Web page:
The system fought back with the introduction of the anti-gang legislation, which makes it possible to be arrested for simply being a gang member. This legislation has the potential to be a game-changer if it goes through modification that allows for the introduction of police analysis and makes it less dependent on gang witnesses. It bears a strange resemblance to the Racketeer Influenced and Corrupt Organisations Act that is the American tool of choice to combat organised crime.

Extortion has evolved since the creation of this Act and I do not think it is a coincidence. Extortion is now more geared to taxi men, vendors, and businesses run by foreigners from Asia. There is still the business input, but it is far less than the volume contributed by the aforementioned vulnerable groups, who are less likely to become witnesses.

The introduction of lottery scamming in the new millennium transformed Montego Bay from a low-crime zone with regard to murder to the killing fields of the country. Murders increased in Montego Bay from 188 in 2007 to 335 in 2017.

The Government responded by introducing legislation to combat this new reason for fools to kill each other. The legislation, named the Law Reform (Fraudulent Transactions) (Special Provisions) Act, actually allowed for the prosecution of people for possession of a list of names with foreign phone numbers and details. This is commonly called a lead sheet. Prior to this there was virtually nothing on our books to combat the practice. It has had an effect, but I think the answer to this crisis is a public education programme in the United States to make people more aware.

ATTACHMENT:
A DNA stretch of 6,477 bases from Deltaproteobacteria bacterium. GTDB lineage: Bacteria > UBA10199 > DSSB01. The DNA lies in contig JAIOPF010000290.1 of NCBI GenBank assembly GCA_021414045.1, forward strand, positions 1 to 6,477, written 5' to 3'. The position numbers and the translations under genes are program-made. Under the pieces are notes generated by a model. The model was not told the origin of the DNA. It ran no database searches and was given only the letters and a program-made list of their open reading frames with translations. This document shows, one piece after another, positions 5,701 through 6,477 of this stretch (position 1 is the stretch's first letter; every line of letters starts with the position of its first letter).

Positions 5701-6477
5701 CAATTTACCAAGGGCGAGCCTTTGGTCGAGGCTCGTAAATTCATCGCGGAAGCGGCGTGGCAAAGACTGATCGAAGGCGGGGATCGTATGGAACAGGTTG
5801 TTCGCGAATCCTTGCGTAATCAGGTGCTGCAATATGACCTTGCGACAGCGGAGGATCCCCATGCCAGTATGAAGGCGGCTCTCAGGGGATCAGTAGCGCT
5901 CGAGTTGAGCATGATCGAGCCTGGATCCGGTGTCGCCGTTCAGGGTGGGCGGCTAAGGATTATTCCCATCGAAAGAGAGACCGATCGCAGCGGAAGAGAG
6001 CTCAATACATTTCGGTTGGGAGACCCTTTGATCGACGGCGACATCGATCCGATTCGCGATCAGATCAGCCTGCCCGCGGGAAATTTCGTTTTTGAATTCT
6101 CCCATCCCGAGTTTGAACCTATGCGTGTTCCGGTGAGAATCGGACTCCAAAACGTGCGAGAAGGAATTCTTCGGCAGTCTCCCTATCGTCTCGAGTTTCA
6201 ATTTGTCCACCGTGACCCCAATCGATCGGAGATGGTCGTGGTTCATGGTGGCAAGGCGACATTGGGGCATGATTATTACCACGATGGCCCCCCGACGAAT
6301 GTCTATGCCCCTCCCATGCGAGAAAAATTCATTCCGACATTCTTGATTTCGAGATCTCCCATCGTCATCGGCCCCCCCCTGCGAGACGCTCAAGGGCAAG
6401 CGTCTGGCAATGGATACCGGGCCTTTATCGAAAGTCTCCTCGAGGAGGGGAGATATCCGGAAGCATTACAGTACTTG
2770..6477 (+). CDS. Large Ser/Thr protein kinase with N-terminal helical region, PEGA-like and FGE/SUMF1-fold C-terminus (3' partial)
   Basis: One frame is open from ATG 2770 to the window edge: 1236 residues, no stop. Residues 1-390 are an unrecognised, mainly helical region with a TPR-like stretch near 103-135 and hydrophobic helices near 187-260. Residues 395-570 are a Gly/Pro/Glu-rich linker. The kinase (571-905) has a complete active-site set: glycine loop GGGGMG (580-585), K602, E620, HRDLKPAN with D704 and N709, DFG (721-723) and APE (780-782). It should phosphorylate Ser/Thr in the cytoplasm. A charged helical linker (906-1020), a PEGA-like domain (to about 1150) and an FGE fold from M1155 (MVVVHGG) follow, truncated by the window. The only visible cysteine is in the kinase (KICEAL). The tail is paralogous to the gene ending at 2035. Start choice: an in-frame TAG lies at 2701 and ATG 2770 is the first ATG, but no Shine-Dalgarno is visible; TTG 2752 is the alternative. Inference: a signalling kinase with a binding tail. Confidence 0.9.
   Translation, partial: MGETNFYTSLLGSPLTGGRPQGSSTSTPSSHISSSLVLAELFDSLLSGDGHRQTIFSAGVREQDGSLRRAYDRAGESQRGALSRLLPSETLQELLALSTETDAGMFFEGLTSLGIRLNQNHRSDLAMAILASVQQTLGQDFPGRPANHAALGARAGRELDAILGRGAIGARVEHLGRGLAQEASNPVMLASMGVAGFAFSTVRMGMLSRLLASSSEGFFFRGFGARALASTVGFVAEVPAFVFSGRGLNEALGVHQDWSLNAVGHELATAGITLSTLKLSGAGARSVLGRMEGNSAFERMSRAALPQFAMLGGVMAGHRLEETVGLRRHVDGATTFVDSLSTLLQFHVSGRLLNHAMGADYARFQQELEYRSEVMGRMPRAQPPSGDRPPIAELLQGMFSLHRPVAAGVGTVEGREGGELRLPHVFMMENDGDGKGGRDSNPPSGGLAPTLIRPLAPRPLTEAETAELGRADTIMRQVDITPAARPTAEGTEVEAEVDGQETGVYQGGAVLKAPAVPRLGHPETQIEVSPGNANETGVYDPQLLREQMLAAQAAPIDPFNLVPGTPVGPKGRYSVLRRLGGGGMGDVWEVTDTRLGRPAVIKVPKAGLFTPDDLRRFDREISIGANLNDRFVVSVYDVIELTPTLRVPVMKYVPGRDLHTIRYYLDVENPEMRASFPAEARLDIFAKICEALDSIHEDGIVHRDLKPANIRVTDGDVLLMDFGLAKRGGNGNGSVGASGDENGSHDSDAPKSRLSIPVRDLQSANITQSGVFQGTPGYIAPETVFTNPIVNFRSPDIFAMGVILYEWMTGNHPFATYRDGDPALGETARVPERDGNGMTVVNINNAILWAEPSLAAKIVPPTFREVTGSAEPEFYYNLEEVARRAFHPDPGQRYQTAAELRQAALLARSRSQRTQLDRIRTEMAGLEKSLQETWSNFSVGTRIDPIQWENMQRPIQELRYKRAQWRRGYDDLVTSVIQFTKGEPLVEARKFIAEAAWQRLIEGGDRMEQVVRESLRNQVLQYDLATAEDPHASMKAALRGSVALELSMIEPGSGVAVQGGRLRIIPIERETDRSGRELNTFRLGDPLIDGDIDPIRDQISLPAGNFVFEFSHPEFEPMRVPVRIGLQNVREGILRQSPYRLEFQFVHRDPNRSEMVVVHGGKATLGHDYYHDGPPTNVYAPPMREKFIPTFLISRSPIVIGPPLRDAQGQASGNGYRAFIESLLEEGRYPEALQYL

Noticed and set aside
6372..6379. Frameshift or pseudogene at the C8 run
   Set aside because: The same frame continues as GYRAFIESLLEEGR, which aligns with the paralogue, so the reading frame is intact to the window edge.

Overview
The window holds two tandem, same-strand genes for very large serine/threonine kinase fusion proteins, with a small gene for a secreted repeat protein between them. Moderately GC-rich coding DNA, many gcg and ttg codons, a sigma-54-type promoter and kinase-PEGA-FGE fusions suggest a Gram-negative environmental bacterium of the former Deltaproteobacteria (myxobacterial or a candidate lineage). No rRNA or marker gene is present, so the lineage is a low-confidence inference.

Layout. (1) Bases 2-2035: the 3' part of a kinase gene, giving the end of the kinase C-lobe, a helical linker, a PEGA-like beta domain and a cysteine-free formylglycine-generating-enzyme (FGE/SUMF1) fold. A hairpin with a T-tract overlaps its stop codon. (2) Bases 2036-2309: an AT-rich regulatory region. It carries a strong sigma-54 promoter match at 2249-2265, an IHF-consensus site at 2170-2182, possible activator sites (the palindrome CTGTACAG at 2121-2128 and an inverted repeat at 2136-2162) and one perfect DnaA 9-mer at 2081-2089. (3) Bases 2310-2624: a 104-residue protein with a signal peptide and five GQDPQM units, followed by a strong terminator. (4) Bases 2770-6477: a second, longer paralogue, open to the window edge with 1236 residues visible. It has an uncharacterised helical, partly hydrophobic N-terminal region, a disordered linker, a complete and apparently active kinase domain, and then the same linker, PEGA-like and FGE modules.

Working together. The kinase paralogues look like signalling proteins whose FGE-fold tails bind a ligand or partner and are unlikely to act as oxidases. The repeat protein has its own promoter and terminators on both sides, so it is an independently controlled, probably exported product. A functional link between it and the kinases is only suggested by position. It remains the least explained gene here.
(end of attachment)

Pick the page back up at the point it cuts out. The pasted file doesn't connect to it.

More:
So the triggers that caused murder surges could be summarised as the arming of political gangs, the anti-police movement, the 'deportee' crisis, the formalisation of extortion, and the introduction of lottery scamming. The responses have been noted above also.

These responses have been well thought out and reasonable within the framework of our Constitution. Yet, these animals are killing at a rate 10 times per capita of the United States. It is obvious that measures that mirror the size of the problem need to be introduced. Whether they be indefinite detention, mandatory military or police service, life imprisonment for gun possession, or even public hangings.

You see, we do not believe in drastic action because we have become used to the killing. This is the end of the process of dehumanisation. This is also proof of a society that is still socially divided. The murders impact all of us, but it is the norm in inner cities. There are not just upper, middle, and lower classes in Jamaica. There is a group called 'ghetto people' for whom violent death is an ever-present reality. It is not living, it is surviving when you are young and residing in Shelter Rock or Central Village. To this powerless group of victims none of what I have mentioned as solutions would be looked at as too drastic.

All our acts, arming, strategies and speeches will fail to end this crisis. There is no solution that does not end with a rifle in the hand of every able-bodied Jamaican and a badge around his neck, irrespective of social status and every jail cell full.

A state of war needs warriors, not words.

Feedback: jasonamckay@gmail.com